3/8 TC The stock market may dip with every world crisis, but the map market soars.
"With everything going on in the Middle East, we sold out all our maps the first week," said Steve Scannell, manager of Geostat, a map and travel guide store in the Gallery at Harborplace. "Last year when Bush and Gorbachev met in Malta for a summit, we sold out of those. Before that, we couldn't give them away."
Whether it's an earthquake in San Francisco or a tumbling Wall in Berlin, mapmakers profit.
"People have a general fascination with globes and maps," said Gwen Baker, director of publicity for Hammond Inc., a map publisher. "There's been a lot of geopolitical change lately, and people want to know where these changes are taking place. Otherwise, it's too abstract."
But with world events happening so quickly these days, it may take a while for mapmakers to catch up. While the two Germanys have already unified, for example, it'll take time for maps and atlases to reflect that, a process which involves more than just lifting the old boundary line.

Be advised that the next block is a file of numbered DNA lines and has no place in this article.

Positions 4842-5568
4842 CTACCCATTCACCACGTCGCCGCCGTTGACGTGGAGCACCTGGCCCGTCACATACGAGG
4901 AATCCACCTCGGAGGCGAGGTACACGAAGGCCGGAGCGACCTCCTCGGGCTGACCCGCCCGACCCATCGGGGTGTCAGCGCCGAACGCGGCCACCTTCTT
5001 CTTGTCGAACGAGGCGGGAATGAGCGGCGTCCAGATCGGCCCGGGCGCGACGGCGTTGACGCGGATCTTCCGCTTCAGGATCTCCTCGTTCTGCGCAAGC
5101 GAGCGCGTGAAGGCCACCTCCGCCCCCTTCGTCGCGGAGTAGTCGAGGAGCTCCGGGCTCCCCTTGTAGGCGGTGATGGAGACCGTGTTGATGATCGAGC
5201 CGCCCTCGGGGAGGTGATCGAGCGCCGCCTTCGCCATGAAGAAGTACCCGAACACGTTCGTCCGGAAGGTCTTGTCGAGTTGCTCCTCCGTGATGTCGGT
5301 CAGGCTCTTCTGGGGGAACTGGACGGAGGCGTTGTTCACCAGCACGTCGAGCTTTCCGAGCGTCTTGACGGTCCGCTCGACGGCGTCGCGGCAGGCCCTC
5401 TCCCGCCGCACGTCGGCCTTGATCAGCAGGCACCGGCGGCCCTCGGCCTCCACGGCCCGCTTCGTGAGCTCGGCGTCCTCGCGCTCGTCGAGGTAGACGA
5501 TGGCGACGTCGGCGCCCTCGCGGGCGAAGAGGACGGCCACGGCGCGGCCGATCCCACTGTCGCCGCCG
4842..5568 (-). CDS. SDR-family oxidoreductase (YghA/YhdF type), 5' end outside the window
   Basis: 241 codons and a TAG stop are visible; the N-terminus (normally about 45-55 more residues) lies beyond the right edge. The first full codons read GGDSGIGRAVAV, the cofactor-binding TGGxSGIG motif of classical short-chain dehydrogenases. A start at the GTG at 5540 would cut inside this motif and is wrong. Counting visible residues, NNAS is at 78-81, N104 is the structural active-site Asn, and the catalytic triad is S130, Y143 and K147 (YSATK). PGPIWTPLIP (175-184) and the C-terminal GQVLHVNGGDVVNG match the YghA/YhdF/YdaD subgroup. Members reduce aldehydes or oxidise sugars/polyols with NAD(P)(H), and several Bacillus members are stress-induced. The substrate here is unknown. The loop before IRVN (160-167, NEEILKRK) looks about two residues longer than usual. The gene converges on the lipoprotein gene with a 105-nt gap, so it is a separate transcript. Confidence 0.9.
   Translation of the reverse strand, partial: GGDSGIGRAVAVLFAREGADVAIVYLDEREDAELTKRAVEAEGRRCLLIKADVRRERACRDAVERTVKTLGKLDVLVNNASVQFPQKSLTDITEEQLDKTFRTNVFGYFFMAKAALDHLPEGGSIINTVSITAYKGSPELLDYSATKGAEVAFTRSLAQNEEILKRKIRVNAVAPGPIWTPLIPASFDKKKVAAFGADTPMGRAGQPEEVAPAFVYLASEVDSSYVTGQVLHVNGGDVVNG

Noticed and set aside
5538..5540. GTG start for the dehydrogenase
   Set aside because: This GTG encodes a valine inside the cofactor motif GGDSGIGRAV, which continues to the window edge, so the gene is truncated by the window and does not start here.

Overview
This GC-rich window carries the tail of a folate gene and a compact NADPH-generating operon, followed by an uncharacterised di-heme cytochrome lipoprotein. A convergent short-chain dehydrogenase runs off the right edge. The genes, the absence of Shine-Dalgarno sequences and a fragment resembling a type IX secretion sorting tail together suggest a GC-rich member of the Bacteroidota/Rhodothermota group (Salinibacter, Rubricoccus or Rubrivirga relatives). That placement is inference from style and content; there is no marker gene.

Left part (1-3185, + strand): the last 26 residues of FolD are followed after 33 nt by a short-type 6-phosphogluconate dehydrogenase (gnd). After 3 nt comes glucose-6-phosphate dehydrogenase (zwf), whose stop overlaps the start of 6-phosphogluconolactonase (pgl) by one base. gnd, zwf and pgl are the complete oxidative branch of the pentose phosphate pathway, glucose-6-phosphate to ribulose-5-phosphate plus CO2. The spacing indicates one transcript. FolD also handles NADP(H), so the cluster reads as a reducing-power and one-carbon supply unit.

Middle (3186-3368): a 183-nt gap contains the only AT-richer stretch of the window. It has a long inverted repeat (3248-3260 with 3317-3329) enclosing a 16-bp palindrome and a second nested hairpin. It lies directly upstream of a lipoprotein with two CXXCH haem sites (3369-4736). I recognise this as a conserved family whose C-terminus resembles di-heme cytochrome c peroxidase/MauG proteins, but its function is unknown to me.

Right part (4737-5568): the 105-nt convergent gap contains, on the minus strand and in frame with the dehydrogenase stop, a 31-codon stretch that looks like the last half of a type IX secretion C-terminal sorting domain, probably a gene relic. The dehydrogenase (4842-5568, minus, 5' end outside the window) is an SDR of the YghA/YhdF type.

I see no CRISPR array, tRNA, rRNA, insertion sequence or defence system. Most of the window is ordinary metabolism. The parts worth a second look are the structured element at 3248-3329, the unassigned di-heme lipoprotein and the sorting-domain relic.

"A lot of names will be changed," said Denny Silverman, manager of The Map Store in Washington, D.C. "They may not want streets named something like Karlmarxplatt any more."
Nor are maps just functional any more. Often, they're used to decorate homes and offices.
At Geostat, for example, you can get a globe just like the one George Bush has in the Oval Office (2 1/2 feet in diameter, on an oak stand, $4,500).
Mr. Scannell, 32, dates his own love of geography to a wonderful nun who taught him at St. Mark's School in Catonsville.
And the fact that he got the job at Geostat proves that even geography nuts have a sense of humor. "The manager asked me if I knew where Paris was," he said, "so I pointed to Texas."